- Who initiated the LEOSS project?
- What are the goals and visions of this project?
- What happens with the data and who governs it?
- I have heard of other surveys on SARS-CoV‑2. Why should I contribute to LEOSS?
- Who can participate in the LEOSS project?
- Which patients can be included in LEOSS?
- How long does it take to enter a patient case?
- At what point do I document the case of a positive tested SARS-CoV‑2 patient?
- Where can I document my patients and how can I get an access to the eCRF?
- How is the data collected and stored?
- How should I proceed with already completed cases in the context of on-going modifications of the eCRF?
- Who is responsible for data security?
- Who can get access the dataset and for what purposes can the data be used?
Who initiated the LEOSS project?
The EITaF and the German Society for Infectious Diseases have joined forces to establish a clinical patient registry for patients infected with SARS-CoV‑2.
What are the goals and visions of this project?
The goal of LEOSS is to establish a quick and simple register that allows anonymous documentation of patients, in order to get more in-depth knowledge about the epidemiology and clinical course of patients infected with SARS-CoV‑2.
What happens with the data and who governs it?
All survey results will be regularly published to the scientific community for crowd-based analysis. The survey will be self-governed by a Board of Investigators consisting of the contributing centers, with Country Coordinators and ESCMID representatives giving additional input.
I have heard of other surveys on SARS-CoV‑2. Why should I contribute to LEOSS?
At the beginning of March, the German Society for Infectiology (DGI) approached us to establish a European case registry for patients with SARS-CoV‑2 infection with a broad-based team of experts, supported by the Emerging Infections Task Force of ESCMID. We decided to do this because there have been repeated calls for free, anonymous data entry, e.g. also for patients who are unable to give their consent. The result was the Lean European Open Survey for SARS-CoV‑2 Infected Patients (LEOSS). We chose an open, anonymous documentation approach, without patient consent, in order to be as time efficient and comprehensive as possible.
We invite you to contact us if you would like to establish a collaboration between LEOSS and other SARS-CoV‑2 related cohort studies.
Who can participate in the LEOSS project?
LEOSS is a European case registry for SARS-CoV‑2. However, LEOSS is an open access for the research community and non-European countries are also welcome to participate.
Which patients can be included in LEOSS?
Patients with confirmed SARS-CoV 2 infection by PCR can be included. In outpatient settings additionally to medical history and known outcome laboratory values and vital signs should be determined at least once.
How long does it take to enter a patient case?
At what point do I document the case of a positive tested SARS-CoV‑2 patient?
Data collection is best to be performed retrospectively after a patient case has been completed (treatment is finished or patient’s death). But due to the necessity to fight this ongoing pandemic, also the documentation of on-going patient cases is viable.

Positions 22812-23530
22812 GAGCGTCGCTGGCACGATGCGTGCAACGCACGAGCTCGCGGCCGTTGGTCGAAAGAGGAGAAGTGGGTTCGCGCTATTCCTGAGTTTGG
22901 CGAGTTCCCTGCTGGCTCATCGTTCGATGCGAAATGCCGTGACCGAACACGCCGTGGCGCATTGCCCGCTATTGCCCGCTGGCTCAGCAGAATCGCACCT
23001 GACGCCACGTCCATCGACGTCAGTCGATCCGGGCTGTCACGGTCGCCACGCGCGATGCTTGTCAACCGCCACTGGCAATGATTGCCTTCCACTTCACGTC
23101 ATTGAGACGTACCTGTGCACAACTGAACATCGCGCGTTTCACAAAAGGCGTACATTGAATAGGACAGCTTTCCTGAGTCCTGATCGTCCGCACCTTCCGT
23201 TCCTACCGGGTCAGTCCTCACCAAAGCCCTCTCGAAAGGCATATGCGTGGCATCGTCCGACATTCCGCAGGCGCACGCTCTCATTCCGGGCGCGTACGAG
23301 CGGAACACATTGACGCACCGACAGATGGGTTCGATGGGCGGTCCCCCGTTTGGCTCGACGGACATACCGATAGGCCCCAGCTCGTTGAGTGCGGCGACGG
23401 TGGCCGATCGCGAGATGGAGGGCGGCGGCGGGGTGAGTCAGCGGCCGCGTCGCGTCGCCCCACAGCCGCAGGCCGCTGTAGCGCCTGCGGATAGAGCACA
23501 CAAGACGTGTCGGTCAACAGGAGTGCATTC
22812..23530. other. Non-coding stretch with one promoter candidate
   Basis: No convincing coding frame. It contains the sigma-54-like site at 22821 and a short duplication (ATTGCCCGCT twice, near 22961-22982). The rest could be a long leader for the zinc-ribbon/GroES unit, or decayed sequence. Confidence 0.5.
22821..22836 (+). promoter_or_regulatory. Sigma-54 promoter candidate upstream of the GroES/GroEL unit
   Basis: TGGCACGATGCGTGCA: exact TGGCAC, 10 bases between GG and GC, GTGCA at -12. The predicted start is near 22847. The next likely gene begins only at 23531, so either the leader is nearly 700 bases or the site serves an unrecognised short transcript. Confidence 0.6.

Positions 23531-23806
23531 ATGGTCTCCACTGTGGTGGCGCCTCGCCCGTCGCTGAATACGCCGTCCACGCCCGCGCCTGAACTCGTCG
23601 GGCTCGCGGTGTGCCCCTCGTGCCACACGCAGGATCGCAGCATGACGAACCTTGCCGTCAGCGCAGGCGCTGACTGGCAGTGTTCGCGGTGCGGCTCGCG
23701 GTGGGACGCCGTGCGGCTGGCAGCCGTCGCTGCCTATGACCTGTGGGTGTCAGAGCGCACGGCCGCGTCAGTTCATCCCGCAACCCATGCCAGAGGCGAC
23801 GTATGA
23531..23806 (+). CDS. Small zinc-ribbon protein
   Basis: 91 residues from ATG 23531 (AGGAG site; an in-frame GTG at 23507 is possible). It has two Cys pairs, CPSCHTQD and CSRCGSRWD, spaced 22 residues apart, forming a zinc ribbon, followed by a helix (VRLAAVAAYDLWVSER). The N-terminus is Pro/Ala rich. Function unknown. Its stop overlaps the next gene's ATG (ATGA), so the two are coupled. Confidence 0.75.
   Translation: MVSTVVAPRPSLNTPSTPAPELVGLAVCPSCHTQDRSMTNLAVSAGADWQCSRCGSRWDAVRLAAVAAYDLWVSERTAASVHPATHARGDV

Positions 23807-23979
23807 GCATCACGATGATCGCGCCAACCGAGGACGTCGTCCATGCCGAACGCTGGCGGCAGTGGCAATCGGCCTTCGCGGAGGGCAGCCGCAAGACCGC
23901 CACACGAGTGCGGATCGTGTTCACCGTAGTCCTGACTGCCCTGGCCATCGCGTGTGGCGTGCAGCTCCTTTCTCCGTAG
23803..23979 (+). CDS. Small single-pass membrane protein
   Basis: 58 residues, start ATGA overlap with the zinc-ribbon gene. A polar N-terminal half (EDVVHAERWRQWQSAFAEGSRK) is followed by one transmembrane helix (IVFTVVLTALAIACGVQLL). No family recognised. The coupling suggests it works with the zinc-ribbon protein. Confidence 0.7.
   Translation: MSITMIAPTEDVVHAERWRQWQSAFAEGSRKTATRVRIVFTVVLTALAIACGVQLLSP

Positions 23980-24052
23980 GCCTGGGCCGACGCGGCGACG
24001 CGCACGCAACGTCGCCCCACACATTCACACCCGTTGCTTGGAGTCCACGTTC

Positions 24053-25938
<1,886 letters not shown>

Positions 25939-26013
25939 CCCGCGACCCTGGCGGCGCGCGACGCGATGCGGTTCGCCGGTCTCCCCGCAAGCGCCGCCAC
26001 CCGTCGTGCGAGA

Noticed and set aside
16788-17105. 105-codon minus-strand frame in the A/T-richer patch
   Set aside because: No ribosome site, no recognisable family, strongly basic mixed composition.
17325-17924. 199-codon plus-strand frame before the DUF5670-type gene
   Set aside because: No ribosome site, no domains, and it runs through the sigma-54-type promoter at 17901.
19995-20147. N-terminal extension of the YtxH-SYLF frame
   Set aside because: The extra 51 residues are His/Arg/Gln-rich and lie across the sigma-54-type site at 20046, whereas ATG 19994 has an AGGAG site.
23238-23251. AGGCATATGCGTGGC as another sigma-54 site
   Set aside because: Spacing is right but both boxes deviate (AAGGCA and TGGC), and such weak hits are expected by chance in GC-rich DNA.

Where can I document my patients and how can I get an access to the eCRF?
The eCRF will be accessible through www.clinicalsurveys.net. Partner sites wishing to contribute need to request account-details for login via email. Please contact email@example.com. Please be aware that all investigators can only view and modify their own contributions. You can create a joint account for your ward or clinic by using one email address.
How is the data collected and stored?
The data will be collected via an electronic case report form (eCRF) provided by using the ClinicalSurveys.net online platform of the University Hospital of Cologne (UHC). ClinicalSurveys.net is hosted by QuestBack, Oslo, Norway on servers in Cologne, Germany as part of a software-as-a-service agreement. All data transmissions are encrypted via TLS 1.2 with an AES 256 GCM bit key and ECDHE RSA key exchange; certificate provided by COMODO RSA Domain Validation Server. Data is documented anonymously; no directly identifying data are stored on QuestBack servers. Regular data-backup, hierarchic management of rights and authentication protocols ensure the protection of data from unauthorized access and loss.
How should I proceed with already completed cases in the context of on-going modifications of the eCRF?
The eCRF is modified in cooperation with medical societies and partners according to their expertise and updated information. We do not expect any subsequent documentation of an already completed case. The patient’s documentation is complete considering the survey at the respective point of documentation.
Who is responsible for data security?
Contracts between the University Hospital Cologne and QuestBack regulate ownership and responsibility for data, security and eCRFs. Regular on-site audits of security and data protection measures are performed at QuestBack Cologne by the University Hospital of Cologne.
Who can get access the dataset and for what purposes can the data be used?
For all collaborators an anonymised data set will be available, protected by a password. There will be no limit for collaborators to requesting access to the anonymised data set and the analyses made with the data set. This allows analysis of the data set for research purposes and public health interests in the context of the SARS-CoV‑2 pandemic. All use for other research questions or for financial gain of individuals or corporations will be prohibited.